Supreme Court Suspends Oral Arguments Due to COVID-19

Allen Smith, J.D. By Allen Smith, J.D. March 16, 2020
U.S. Supreme Court

​For the first time since the influenza epidemic of 1918, the U.S. Supreme Court has postponed oral arguments. Due to the coronavirus pandemic, the court announced on March 16 that it was suspending arguments that had been scheduled from March 23 through April 1, including two cases involving claims of employment discrimination.

"In keeping with public health precautions recommended in response to COVID-19, the Supreme Court is postponing the oral arguments currently scheduled for the March session," the high court announced. "The court will examine the options for rescheduling those cases in due course in light of the developing circumstances." We've gathered articles about the Supreme Court's announcement from SHRM Online and other trusted media outlets.

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Coronavirus and COVID-19

Employment Discrimination Cases

The Supreme Court had been scheduled to hear arguments on April 1 in two cases over whether the First Amendment's freedom of religion clauses prevent courts from reviewing employment discrimination claims against parochial schools when workers performed important religious functions.

(SHRM Online)

Next Scheduled Arguments Include Contraceptives Case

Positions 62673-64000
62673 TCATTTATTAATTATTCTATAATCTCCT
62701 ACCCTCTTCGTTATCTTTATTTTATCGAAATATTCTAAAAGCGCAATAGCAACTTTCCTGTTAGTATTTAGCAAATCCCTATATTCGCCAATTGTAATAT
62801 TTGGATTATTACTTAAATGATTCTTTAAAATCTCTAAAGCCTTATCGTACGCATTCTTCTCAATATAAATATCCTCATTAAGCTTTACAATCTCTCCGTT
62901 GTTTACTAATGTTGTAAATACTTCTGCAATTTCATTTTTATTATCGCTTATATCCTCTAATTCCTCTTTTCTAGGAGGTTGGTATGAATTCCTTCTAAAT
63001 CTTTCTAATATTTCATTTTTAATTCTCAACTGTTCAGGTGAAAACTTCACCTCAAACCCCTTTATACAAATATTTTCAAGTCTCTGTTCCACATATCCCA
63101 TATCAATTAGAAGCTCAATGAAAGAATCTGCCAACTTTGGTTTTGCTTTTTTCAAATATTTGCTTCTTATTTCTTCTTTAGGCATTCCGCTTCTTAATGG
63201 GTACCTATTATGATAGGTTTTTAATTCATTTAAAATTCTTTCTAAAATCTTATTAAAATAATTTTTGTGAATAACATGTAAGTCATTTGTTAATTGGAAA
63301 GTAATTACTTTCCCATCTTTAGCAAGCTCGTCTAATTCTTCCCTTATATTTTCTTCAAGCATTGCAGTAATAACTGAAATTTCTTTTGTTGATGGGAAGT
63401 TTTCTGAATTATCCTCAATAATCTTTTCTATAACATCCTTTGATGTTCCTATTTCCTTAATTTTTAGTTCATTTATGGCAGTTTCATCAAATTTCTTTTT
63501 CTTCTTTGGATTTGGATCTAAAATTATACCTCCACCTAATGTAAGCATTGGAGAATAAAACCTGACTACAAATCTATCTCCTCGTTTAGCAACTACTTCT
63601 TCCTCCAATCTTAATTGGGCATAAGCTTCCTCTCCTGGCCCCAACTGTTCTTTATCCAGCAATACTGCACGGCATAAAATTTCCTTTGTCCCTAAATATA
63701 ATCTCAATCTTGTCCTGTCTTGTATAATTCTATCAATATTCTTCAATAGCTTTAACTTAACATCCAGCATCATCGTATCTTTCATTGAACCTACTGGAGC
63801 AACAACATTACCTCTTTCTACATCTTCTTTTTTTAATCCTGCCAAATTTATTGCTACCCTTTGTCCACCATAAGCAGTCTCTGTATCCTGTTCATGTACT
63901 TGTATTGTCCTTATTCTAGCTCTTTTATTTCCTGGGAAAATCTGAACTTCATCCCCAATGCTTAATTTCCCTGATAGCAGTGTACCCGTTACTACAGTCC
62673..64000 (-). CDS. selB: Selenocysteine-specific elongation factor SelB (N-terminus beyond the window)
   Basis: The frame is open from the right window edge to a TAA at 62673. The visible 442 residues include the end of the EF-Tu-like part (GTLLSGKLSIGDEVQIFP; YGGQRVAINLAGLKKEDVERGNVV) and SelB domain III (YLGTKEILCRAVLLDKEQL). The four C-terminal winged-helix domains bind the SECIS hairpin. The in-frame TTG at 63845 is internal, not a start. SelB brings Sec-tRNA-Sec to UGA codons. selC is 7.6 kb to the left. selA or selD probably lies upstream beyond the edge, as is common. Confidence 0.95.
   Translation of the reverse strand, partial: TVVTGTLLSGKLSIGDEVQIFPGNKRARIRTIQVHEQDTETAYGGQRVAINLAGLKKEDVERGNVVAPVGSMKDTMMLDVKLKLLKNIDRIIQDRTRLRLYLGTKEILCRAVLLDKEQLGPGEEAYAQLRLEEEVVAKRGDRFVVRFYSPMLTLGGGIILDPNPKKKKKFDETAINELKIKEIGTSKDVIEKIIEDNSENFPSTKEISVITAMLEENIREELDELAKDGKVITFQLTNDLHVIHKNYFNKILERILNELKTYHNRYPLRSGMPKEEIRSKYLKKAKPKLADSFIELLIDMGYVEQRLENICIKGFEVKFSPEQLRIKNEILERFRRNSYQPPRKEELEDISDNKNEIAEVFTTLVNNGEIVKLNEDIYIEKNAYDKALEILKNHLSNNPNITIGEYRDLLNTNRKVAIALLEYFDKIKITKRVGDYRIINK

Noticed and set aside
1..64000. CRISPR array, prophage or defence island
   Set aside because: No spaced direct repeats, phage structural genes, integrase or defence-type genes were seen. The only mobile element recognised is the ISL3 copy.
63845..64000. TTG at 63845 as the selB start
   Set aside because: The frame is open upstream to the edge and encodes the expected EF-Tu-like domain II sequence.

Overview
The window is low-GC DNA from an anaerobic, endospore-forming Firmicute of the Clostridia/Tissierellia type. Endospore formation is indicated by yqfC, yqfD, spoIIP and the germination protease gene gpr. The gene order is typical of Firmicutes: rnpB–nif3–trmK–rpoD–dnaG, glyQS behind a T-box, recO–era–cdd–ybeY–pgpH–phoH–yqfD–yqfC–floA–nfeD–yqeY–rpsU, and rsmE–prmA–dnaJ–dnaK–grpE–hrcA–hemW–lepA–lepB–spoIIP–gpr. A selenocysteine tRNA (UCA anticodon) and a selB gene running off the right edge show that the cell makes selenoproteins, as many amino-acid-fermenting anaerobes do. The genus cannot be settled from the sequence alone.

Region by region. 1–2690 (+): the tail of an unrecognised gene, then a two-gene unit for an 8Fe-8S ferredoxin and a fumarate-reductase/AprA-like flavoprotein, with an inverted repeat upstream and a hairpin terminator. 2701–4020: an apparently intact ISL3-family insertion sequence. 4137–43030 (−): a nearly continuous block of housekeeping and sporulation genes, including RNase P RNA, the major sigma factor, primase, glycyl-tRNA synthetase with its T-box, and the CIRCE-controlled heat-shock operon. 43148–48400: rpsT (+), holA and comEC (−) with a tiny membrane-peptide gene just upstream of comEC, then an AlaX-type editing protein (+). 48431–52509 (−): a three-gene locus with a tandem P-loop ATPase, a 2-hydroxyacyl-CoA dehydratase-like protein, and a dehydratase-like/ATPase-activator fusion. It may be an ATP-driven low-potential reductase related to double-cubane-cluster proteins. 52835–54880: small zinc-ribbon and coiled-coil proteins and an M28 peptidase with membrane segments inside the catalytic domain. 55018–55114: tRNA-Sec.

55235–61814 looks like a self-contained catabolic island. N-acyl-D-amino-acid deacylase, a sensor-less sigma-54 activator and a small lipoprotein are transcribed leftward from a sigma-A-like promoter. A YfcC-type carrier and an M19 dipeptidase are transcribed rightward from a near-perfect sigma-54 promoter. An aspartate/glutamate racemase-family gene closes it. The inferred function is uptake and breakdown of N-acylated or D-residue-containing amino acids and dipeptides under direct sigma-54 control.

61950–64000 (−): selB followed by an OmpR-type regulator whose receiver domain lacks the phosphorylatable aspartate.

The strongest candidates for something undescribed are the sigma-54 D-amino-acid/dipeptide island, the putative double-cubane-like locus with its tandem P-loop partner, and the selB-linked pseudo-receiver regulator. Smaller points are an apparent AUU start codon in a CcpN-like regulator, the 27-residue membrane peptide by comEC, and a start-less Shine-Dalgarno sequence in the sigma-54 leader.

The Supreme Court holds oral arguments in two-week blocks that start in early October and last through April. The next fortnight on the schedule would start April 20 and include a case involving Trump administration efforts to let employers with religious or moral objections deny women insurance coverage for contraceptives.

(USA Today)

High Court Cites Other Epidemics for Action

"The court's postponement of argument sessions in light of public health concerns is not unprecedented," the court said. "The court postponed scheduled arguments for October 1918 in response to the [influenza] epidemic. The court also shortened its argument calendars in August 1793 and August 1798 in response to yellow-fever outbreaks." Other work at the court will continue, though some justices may participate in a regularly scheduled private conference on Friday by phone.


Many Justices at Higher Risk

Many of the Supreme Court justices are older than 60 years of age, putting them at greater risk should they contract the coronavirus. Ruth Bader Ginsburg is 87 and a survivor of four bouts of cancer. Justice Stephen Breyer is 81, Justice Clarence Thomas is 71, Justice Samuel Alito Jr. is 69, and Chief Justice John Roberts Jr. and Justice Sonia Sotomayor are 65.


Supreme Court Closed to Public

Before postponing its oral arguments, the Supreme Court had announced that it would be closed to the public indefinitely. "Out of concern for the health and safety of the public and Supreme Court employees, the Supreme Court building will be closed from 4:30 p.m. on March 12, 2020, until further notice," the Supreme Court said.

(The Wall Street Journal, subscription required)


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